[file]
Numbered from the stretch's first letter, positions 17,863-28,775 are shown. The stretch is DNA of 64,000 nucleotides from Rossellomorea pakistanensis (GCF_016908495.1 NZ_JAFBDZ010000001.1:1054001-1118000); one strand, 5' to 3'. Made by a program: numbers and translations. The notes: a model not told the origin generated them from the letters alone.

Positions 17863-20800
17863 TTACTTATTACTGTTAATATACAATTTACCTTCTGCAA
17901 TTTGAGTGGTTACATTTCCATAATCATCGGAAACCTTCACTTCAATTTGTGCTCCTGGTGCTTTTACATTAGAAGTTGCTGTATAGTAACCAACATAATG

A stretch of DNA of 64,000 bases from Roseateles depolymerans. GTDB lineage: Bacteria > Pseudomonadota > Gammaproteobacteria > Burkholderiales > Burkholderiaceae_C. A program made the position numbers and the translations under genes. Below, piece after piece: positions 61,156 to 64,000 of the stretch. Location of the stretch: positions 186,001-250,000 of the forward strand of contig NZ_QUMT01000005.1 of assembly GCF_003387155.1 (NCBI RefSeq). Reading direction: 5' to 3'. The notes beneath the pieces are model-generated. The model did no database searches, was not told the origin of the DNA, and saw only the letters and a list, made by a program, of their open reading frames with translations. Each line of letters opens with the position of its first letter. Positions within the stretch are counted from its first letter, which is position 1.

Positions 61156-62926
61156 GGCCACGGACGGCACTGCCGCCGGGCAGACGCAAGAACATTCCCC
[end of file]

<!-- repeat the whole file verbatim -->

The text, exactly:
Numbered from the stretch's first letter, positions 17,863-28,775 are shown. The stretch is DNA of 64,000 nucleotides from Rossellomorea pakistanensis (GCF_016908495.1 NZ_JAFBDZ010000001.1:1054001-1118000); one strand, 5' to 3'. Made by a program: numbers and translations. The notes: a model not told the origin generated them from the letters alone.

Positions 17863-20800
17863 TTACTTATTACTGTTAATATACAATTTACCTTCTGCAA
17901 TTTGAGTGGTTACATTTCCATAATCATCGGAAACCTTCACTTCAATTTGTGCTCCTGGTGCTTTTACATTAGAAGTTGCTGTATAGTAACCAACATAATG

A stretch of DNA of 64,000 bases from Roseateles depolymerans. GTDB lineage: Bacteria > Pseudomonadota > Gammaproteobacteria > Burkholderiales > Burkholderiaceae_C. A program made the position numbers and the translations under genes. Below, piece after piece: positions 61,156 to 64,000 of the stretch. Location of the stretch: positions 186,001-250,000 of the forward strand of contig NZ_QUMT01000005.1 of assembly GCF_003387155.1 (NCBI RefSeq). Reading direction: 5' to 3'. The notes beneath the pieces are model-generated. The model did no database searches, was not told the origin of the DNA, and saw only the letters and a list, made by a program, of their open reading frames with translations. Each line of letters opens with the position of its first letter. Positions within the stretch are counted from its first letter, which is position 1.

Positions 61156-62926
61156 GGCCACGGACGGCACTGCCGCCGGGCAGACGCAAGAACATTCCCC